The good thing is while this is one of the biggest songs from the band, it is also one of the simplest to play for players of all levels.

It is a Lennon/McCartney song from the album, Beatles For Sale. It was released in the UK version but not in the US album. Before its eventual release in 1965, it had gotten significant airplay over US radio stations. Eight Days A Week is distinguished as the first song the band brought to work on.

For the guitar player, it is great to know that the song’s key is in D. You will find it pretty easy to handle as well. The progression in the verse might seem a bit hard, but give it a try and you will find it really simple. The bridge uses another progression.

The song’s rhythm is continuous, which greatly influences the ease of playing the song. Swing away as you play this delightful song.
Whether you focus on playing the introduction or the outro, you can rest assured that this is pretty easy and fun to play all around!

 

8. You Won’t See Me

You Won’t See Me is to McCartney what Don’t Let Me Down was to John Lennon. It was written as a love song to his then-girlfriend Jane Asher. One interesting thing about the song is that it was composed when Paul was still living at his girlfriends’ family home in the UK. While it has a melancholy backstory, the song itself is pretty great and one of the loveliest songs ever composed by Paul.

The song is in the A key and has plenty of chords. That alone might seem daunting, but not to worry, it is still quite easy to play. In fact, many beginners have remarked that it is counted among the easy Beatles songs to play on the guitar. With enough practice, that can be true for you as well.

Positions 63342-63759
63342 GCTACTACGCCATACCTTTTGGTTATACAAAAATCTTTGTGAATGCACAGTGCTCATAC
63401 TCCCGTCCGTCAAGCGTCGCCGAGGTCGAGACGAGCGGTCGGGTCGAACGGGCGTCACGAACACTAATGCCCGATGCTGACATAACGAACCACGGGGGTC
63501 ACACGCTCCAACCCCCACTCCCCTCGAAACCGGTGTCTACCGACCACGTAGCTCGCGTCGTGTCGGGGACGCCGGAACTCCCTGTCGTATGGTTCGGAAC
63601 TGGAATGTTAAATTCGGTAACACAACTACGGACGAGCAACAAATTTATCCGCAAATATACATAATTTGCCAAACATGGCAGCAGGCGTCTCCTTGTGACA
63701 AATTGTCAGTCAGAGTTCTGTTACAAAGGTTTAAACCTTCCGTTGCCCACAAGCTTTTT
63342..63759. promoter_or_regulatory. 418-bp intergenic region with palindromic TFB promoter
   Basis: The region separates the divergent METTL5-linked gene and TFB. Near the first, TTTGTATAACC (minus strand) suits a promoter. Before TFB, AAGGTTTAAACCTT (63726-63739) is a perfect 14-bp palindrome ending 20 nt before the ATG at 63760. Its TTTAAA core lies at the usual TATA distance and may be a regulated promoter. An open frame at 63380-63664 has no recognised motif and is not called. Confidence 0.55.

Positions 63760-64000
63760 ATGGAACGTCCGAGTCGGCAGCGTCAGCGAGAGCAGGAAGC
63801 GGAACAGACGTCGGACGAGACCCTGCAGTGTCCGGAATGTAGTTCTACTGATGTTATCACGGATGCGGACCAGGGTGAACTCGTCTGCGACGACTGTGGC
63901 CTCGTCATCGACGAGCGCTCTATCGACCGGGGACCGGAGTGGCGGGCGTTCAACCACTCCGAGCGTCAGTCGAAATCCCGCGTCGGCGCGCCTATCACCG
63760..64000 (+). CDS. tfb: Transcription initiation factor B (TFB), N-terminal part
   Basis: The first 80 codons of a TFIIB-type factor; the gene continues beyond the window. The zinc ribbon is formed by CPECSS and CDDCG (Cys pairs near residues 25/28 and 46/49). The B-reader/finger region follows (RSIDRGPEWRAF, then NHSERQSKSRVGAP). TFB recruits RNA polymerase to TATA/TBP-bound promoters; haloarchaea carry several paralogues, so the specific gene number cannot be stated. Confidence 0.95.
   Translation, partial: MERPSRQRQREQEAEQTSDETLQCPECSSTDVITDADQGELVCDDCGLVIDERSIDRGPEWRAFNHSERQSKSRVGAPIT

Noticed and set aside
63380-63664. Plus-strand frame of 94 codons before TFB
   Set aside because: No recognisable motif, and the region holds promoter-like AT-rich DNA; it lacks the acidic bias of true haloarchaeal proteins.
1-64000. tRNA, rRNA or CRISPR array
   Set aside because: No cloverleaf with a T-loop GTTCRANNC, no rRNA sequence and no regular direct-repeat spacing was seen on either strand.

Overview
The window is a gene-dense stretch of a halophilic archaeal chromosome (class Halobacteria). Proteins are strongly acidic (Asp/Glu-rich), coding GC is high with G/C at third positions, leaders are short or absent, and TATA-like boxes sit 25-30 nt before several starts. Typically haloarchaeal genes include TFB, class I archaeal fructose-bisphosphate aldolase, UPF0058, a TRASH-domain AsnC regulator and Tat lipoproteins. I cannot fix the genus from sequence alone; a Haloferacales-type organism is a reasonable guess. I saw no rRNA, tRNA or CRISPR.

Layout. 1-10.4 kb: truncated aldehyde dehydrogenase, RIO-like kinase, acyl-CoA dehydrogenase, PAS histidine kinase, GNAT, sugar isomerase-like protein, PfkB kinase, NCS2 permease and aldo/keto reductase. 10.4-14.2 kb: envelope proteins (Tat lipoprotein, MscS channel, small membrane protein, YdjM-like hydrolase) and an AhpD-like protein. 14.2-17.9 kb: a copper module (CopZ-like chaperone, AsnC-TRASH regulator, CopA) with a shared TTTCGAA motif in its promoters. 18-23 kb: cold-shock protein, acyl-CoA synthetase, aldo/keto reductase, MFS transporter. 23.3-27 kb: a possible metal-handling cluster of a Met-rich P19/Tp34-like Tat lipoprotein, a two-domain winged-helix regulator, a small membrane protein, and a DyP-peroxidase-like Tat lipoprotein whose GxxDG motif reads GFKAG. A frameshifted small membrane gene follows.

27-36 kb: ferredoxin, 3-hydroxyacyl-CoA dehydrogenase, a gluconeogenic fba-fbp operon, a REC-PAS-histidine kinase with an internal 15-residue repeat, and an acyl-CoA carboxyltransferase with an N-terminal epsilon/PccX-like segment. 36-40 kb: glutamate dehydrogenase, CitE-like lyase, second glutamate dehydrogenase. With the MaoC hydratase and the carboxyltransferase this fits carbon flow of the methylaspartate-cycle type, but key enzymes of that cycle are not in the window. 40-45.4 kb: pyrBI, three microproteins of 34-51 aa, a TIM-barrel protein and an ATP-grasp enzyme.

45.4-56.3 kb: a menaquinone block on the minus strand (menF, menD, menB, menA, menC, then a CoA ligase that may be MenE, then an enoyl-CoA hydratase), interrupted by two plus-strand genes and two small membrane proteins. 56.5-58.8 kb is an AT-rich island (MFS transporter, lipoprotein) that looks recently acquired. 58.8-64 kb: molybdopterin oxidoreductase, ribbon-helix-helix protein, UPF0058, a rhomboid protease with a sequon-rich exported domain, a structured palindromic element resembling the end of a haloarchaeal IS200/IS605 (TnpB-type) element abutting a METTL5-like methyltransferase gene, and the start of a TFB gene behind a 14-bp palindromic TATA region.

The chord progression for the verse and bridge are pretty different but are simple to play. It is an absolutely fun song to learn and play.

The rhythm for the guitar part of the song is pretty easy as it is just as strum on 2 and 4 beats. However, to have more fun with it, you could mimic the background vocals.

 

9. Yellow Submarine

Ah, Yellow Submarine. This is one of the most recognizable songs from the band. It is also a pretty easy Beatles song on guitar.

Composed by McCartney, the song is a fun, fun song that people of all ages, but especially kids love to sing along to.

It is an absolutely lovely song to learn and is in the key of G.

The verse section of the song is somewhat difficult because of the speed at which the chord changes.

However, you can still get some fun out of it by considering it to be a chord switching exercise. One reason for the tricky nature of this section is that the chords here alternate between one beat and three beats.

 

10. Let It Be

The last song on this list of the top 10 easy Beatles songs on guitar is Let It Be. While this isn’t strictly a Beatles song, it is one of the most popular songs and will have people singing along in no time. So, if you are looking to show off your playing skills and have people sing along, this is a good song to learn to play.

The lyrics are comforting and can result in an uplifting feeling when you have a bunch of people singing along to it. While the song is in the C key, you will play it in G.

The chord progression is very simple, whether it is the verse section or the chorus. It is a lovely song and certainly one of the best Beatles’ songs to play on the guitar.

 

Over to You

So there you have it – The best easy Beatles songs on guitar! Choose any or all of the options above and master them. You will have people singing along in no time. And if you are a beginner, you’ll find these easy to start with.

Header image credit: IJ Portwine on Unsplash